This recipe was originally published on 12/22/12. It was updated with new pictures on 7/25/16.
This Whipped Buttercream Frosting recipe pretty much blew my mind.
I owe a big thank you to my other mother, Marilynn, for this recipe (She was married to my father, and “other mother” is more fitting than “step mom”). I’m not a big frosting person; most buttercream frostings are just ok, and I can take them or leave them.
I also tend to have trouble getting my powdered sugar incorporated into the buttercream. It just ends up being lumpy.
Well, this buttercream frosting takes care of that because it uses (are you ready for this?) granulated sugar! Don’t worry – it’s not gritty at all. In fact, it has the texture of a light whipped cream with the flavor of a sweet, vanilla buttercream. It’s honestly the best frosting (buttercream or otherwise) that I’ve ever had.
Some notes about the recipe – to get the best flavor, you’ll want to use real butter and pure vanilla extract. The butter should be at cool room temperature; you don’t want to use melty butter for this frosting. Also, when cooking the milk/flour mixture, you don’t want it to look wet. If it’s wet and runny, your frosting will be too loose.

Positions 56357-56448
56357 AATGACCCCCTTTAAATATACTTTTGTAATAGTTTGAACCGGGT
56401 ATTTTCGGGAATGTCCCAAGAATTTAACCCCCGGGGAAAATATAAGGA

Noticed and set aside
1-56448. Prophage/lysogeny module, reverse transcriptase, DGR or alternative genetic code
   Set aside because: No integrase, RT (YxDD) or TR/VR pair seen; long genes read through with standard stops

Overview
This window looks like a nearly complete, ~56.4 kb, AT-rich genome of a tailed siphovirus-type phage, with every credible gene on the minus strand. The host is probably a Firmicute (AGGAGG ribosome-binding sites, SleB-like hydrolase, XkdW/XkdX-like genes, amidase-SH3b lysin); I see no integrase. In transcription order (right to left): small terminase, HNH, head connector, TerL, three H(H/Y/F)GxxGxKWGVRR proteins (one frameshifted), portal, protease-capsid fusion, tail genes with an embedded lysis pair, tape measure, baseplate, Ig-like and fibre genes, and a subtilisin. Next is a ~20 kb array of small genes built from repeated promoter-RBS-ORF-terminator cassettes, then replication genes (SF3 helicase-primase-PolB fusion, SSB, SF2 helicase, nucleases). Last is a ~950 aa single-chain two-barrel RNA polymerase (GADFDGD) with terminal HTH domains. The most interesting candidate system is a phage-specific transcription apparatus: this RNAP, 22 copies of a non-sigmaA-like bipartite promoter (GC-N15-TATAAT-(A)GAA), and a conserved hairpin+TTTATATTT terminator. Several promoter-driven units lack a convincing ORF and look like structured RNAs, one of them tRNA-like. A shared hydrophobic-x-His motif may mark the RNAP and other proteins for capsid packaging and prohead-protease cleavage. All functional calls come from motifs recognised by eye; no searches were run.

This whipped buttercream frosting recipe will frost a 3 layer cake or generously frost about 24 cupcakes. Also, you may want to check out my whipped cream cheese frosting and whipped brown sugar buttercream frosting recipes.
Whipped Buttercream Frosting
- 7 T . all-purpose flour
- 1 ½ c . milk
- 1 ½ T . pure vanilla extract
- 1 ½ c . salted butter at cool room temperature
- 1 ½ c . granulated sugar
- Pinch of salt
In a small saucepan, whisk flour into milk and heat, stirring constantly, until it thickens. It will be the consistency of a thick pancake batter.
Remove from heat and let it cool to room temperature.
Stir in vanilla.
While the mixture is cooling, cream the butter, sugar, and salt together until light and fluffy on medium high, about 5 minutes.
Then add the completely cooled milk mixture.
Beat it for about 5 minutes on medium-high to high until it looks like whipped cream. It may look separated at first, so keep beating it until it comes together and looks like a whipped cream.
Make sure that your butter isn't too warm! You want it to dent if you press it, but you don't want it to be so warm that it's melting.
Also, if you're using a hand mixer, beat it on high. This recipe work well with a stand mixer because it has the power to really whip the frosting (affiliate links).
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